25 July – Day 1 – 705 km – Cluj-Napoca (Romania) – Iasi (Romania) – Chisinau (Moldova) – Odessa (Ukraine)

We will either use couchsurfing or worst case scenario some cheap hostels will suffice

26 July – Day 2 – 802 km – Odessa (Ukraine) – Melitopol (Ukraine) – Taganrog (Russia) – Rostov-on-Don (Russia)

27 July – Day 3 – 481 km – Roston-on-Don (Russia)- Mineralnye Vody (Russia)

28 July – Day 4 – 175 km – Mineralnye Vody (Russia) – Terskol (Russia)

The accommodation shall be provided by the travel agency we booked

29 July – 4 August – Day 5 -11 – Mt. Elbrus – acclimatization and climb – accommodation, food and guide provided by the travel agency

5 August – 7 August – Road back home – probably the same way as we came or through Krasnodar and Kerch, if the region is safe enough after the recent floods. Couchsurfing or hostels for accommodation.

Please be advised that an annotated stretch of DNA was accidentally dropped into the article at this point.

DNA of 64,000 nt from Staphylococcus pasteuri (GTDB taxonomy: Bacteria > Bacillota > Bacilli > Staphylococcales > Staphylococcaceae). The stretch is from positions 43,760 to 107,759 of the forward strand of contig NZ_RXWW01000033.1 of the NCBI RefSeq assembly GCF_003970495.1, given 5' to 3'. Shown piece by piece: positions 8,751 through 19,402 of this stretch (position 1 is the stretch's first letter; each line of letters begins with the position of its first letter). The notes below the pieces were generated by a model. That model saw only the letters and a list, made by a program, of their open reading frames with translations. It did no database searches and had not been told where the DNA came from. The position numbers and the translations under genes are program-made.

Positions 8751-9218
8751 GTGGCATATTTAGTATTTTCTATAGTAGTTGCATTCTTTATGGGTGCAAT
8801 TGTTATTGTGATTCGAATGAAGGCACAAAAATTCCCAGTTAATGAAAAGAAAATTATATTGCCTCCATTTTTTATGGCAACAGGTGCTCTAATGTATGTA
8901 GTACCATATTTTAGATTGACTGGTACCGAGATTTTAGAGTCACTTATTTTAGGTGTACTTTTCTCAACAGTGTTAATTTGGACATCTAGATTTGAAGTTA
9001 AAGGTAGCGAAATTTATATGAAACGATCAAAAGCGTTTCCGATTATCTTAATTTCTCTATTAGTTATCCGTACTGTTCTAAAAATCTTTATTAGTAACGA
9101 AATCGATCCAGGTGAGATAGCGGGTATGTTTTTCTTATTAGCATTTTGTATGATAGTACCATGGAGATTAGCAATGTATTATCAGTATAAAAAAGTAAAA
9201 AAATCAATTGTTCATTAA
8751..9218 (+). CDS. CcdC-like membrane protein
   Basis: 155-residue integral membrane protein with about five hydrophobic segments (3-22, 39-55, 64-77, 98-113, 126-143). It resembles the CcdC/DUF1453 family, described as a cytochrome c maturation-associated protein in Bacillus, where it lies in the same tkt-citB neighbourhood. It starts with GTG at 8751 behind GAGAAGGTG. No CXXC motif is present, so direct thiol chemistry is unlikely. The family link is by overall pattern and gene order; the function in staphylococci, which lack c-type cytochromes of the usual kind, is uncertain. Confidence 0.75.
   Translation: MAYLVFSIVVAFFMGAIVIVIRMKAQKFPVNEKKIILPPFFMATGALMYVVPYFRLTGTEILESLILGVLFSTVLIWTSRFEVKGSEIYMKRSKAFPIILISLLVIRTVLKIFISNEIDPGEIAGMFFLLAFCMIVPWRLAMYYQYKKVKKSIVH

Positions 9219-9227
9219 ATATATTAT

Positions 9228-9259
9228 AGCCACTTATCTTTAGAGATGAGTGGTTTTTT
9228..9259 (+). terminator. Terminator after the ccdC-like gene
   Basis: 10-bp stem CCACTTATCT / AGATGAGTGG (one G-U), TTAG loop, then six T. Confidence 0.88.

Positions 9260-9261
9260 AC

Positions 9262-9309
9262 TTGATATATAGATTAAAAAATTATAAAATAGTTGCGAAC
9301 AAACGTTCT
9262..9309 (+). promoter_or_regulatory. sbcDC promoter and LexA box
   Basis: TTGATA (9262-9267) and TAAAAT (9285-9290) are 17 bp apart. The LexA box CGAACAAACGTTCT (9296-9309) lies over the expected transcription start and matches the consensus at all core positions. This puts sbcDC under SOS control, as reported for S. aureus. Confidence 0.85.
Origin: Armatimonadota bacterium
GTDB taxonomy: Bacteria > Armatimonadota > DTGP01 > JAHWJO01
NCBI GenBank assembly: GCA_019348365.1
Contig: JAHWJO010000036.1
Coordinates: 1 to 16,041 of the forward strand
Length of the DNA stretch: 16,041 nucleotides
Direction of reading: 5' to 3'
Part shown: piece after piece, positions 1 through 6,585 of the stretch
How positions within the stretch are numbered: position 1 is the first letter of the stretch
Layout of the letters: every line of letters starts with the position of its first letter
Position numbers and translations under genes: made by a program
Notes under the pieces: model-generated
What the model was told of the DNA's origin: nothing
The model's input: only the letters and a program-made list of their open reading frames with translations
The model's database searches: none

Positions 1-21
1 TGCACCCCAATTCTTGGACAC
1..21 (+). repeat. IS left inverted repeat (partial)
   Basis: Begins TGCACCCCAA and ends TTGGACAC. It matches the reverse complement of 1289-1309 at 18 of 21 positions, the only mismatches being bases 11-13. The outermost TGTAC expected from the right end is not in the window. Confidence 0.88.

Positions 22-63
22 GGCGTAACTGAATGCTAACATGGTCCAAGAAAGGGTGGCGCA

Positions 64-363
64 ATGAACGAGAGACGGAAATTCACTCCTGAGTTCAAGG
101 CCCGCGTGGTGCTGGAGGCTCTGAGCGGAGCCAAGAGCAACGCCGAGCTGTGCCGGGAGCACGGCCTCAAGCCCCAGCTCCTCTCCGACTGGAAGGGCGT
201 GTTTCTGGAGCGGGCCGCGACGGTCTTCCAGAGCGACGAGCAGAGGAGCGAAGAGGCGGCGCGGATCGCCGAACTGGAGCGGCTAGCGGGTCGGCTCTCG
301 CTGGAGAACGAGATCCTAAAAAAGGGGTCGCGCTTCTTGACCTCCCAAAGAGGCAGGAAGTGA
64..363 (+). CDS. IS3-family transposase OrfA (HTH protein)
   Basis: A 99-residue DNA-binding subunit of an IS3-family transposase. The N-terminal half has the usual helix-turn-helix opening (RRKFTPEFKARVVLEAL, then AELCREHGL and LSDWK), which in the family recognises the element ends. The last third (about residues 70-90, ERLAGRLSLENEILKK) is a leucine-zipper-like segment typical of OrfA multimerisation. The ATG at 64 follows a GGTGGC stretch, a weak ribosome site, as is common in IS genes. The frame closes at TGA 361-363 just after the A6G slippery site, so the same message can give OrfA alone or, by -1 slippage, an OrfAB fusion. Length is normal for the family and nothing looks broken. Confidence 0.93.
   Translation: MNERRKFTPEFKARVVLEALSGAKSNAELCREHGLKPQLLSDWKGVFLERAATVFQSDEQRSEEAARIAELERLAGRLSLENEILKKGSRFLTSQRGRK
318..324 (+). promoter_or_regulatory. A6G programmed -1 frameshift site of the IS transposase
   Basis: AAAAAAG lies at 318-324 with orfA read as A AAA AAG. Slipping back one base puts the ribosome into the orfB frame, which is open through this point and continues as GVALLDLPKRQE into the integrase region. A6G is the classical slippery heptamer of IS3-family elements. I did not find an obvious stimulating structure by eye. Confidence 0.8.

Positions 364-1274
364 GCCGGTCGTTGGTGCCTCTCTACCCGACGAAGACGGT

Aarhus, 15 July 2012


Mt. Elbrus (5642 m) approaching

SO as the moment of the great climb is approaching and most of the bureaucracy was done, it is time to tell the world that in two weeks I will be heading with a friend of mine to the Caucasus Mountains in Southern Russia.

I am not a mountain climber and the highest I have ember climbed was a bit above 2000 m. At least we are going with an agency so we will have plenty of time to acclimatize (4 days actually :D)

In the upcomming posts I will describe the route to go from Romania to Mt Elbrus and I will also post my personal equipment list later on with the relevant photos. So let the new adventure begin

Florence, 7 July 2012 

Map of countries one has visited :)

create your own visited country map